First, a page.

I’m  also listening to Andy Cohen read from his diaries. I wonder what makes his drinking coffee and buttering toast more interesting than someone else doing the same thing. Seeing as his diaries made it to fourth on the New York Time’s Bestsellers List he must be doing something right. The mundane becomes extraordinary. I wonder if he can make flossing teeth entertaining simply because he’s Andy.

I write memoirs. I must think, like Andy, that something I’ve done is worth telling. I’ve listened to people say “write what you’d want to read.” So I’ve done this. I’ve written about hope despite the fact that I have schizophrenia and alcoholism. My sweat is no sweeter than others; I’ve just managed to wipe my brow on page ten and change my socks for a clean pair on page eleven.

Writing about my life is hard, is fun, is something I hope to continue doing even if or when someone tells me I’m boring.

Today is February 21, 2016. I am alive and well.

I want to have a party with fake alcohol and see how many people act like they’re wasted; rum, not rum, roars through the thin man who pinches the breasts of the host. She giggles, then slaps him after coming to her senses–the slap smells of beef, a fingerprint left on his cheek.

I want to repay all the kindnesses my friends have shown me all their lives. A sunflower bends at the neck in welcome. I hand out handkerchiefs, love wrapped  in knots of stripes and polka dots–it is simple.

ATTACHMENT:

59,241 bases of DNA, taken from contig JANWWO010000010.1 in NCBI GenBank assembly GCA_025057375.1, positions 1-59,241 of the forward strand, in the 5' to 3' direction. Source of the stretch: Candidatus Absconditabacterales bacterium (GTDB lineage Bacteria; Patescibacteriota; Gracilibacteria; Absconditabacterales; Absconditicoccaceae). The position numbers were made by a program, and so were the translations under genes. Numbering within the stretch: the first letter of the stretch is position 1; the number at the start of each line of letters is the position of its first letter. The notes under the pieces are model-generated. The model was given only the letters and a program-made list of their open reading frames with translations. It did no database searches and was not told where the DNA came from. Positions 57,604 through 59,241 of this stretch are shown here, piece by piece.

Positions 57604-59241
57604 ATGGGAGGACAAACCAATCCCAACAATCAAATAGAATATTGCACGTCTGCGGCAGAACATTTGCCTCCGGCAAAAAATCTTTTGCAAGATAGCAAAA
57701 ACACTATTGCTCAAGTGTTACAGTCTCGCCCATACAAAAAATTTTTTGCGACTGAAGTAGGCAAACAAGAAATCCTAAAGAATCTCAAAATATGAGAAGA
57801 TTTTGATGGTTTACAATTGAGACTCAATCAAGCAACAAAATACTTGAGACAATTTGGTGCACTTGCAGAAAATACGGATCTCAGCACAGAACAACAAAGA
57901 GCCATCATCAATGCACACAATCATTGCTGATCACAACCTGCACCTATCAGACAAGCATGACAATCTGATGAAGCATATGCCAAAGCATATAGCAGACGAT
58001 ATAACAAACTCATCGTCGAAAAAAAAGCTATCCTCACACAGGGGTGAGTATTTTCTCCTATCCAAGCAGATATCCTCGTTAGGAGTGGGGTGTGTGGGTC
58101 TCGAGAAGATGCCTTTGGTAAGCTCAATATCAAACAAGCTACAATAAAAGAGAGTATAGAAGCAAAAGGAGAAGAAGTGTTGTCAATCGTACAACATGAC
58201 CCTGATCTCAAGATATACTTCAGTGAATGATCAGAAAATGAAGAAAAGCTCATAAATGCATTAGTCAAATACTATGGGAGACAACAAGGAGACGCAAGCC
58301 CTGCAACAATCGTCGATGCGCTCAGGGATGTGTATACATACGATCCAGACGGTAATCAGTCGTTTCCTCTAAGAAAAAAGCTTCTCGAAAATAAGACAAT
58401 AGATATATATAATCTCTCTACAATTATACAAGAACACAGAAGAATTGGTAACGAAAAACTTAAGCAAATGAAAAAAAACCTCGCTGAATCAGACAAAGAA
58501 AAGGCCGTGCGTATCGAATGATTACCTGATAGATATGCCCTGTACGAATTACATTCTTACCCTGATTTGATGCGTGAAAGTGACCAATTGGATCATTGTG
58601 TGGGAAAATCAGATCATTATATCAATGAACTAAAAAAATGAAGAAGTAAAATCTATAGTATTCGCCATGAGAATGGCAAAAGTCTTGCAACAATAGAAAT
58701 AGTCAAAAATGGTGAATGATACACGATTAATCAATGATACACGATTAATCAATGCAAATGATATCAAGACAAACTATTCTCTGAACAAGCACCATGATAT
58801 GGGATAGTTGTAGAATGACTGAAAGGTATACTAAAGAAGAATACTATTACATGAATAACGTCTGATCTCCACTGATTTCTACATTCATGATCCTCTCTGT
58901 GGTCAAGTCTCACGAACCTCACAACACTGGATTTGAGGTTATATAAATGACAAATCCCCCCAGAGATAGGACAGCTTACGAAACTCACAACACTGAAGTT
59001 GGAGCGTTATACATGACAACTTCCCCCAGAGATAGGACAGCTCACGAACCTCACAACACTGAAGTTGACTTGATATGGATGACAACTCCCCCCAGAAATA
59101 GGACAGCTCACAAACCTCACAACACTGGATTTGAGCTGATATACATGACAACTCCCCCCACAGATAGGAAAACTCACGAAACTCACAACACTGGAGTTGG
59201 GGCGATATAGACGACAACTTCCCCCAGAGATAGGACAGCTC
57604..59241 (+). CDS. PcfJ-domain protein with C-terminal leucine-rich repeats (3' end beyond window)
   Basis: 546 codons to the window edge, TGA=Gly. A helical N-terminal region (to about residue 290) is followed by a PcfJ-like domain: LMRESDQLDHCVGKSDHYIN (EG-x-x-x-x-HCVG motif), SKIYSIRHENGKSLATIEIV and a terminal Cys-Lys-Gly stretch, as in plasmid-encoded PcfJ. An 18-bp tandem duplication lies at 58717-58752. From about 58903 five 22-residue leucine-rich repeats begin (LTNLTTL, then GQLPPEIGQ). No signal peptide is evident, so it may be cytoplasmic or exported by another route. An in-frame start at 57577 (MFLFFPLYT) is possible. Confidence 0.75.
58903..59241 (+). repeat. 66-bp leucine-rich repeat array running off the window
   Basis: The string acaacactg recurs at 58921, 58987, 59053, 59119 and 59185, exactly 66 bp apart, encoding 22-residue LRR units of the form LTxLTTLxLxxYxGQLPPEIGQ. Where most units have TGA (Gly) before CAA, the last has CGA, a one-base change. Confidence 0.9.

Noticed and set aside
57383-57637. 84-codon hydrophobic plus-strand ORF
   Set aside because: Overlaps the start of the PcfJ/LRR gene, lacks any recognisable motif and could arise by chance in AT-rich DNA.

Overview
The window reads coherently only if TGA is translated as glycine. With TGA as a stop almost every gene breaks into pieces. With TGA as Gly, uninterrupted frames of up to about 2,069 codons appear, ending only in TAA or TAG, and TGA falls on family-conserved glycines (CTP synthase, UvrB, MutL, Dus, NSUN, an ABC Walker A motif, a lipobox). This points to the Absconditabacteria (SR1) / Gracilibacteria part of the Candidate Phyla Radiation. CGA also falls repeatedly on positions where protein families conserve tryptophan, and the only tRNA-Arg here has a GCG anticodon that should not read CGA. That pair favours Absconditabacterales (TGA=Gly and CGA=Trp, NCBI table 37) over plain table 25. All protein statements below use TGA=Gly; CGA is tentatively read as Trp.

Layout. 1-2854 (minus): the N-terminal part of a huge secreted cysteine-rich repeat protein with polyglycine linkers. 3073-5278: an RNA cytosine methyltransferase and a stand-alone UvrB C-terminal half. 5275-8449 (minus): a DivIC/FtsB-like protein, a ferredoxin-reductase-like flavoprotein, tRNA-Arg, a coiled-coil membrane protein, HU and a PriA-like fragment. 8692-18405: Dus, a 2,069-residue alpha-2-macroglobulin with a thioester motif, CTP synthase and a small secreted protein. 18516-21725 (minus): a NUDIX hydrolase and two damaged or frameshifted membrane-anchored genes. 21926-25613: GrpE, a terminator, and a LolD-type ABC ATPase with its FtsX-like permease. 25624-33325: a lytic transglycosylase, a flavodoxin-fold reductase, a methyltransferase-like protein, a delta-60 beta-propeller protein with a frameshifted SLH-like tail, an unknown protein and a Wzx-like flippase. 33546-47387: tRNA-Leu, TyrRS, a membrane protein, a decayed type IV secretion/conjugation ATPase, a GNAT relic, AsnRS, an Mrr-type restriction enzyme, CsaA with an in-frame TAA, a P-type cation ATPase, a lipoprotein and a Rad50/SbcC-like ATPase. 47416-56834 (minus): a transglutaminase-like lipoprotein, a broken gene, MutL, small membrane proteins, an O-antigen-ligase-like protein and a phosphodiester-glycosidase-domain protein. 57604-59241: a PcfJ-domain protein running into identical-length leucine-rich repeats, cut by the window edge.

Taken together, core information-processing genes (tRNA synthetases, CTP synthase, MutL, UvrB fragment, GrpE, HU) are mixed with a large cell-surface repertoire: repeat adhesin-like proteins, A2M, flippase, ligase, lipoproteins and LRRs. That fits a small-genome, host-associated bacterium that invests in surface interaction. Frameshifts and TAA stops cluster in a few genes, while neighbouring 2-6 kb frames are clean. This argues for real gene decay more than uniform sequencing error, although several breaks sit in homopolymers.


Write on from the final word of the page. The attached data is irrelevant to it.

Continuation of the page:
I want to travel the world bagging people’s groceries. A stick of butter rubs skin with a potato in London. The jolly man in Brazil grins with green jello the color of palm leaves. Canned beets are slippery in Seattle. A banana rots at the foot of an onion in Germany. Radishes remain the dirty spice that they are everywhere I go.

I want to say meow during a speech. All the dogs will riot when they learn the bill won’t pass the Senate; it’s a matter of boxers wearing helmets in the ring, the blood loss would be cut in half with the ear out of the way.

I want to believe in God. God has come to me in the form of a twisted branch in a tree three stories high. Leaves rejoice!

I want to have a story worth telling. I wake to the woman mowing the grass outside my open bedroom window, smell the grass, chamomile with a touch of honey. Paint a purple mustache on my niece’s doll. Ask her where Ken’s head is.

I want to take a cute girl to the moon. She smiles as I strap her into the card board box. The stereo explodes with the sound of flame. I tell her “close your eyes and imagine cheese.” In no time, we hear mail being dropped through the door’s slot and know we are still grounded. The moon is another dream, like cows pirouetting to Greenday’s Awesome as Fuck.

I want to go to a city where nobody knows me and act like a completely different person. My name will be Betty, an easy name, one I will recognize on a stranger’s tongue. I will wear boots and smoke cigarettes and smile only in the grocery store from where I buy slices of cake. My downfall is butter cream frosting. I like it on toast in this new life of mine.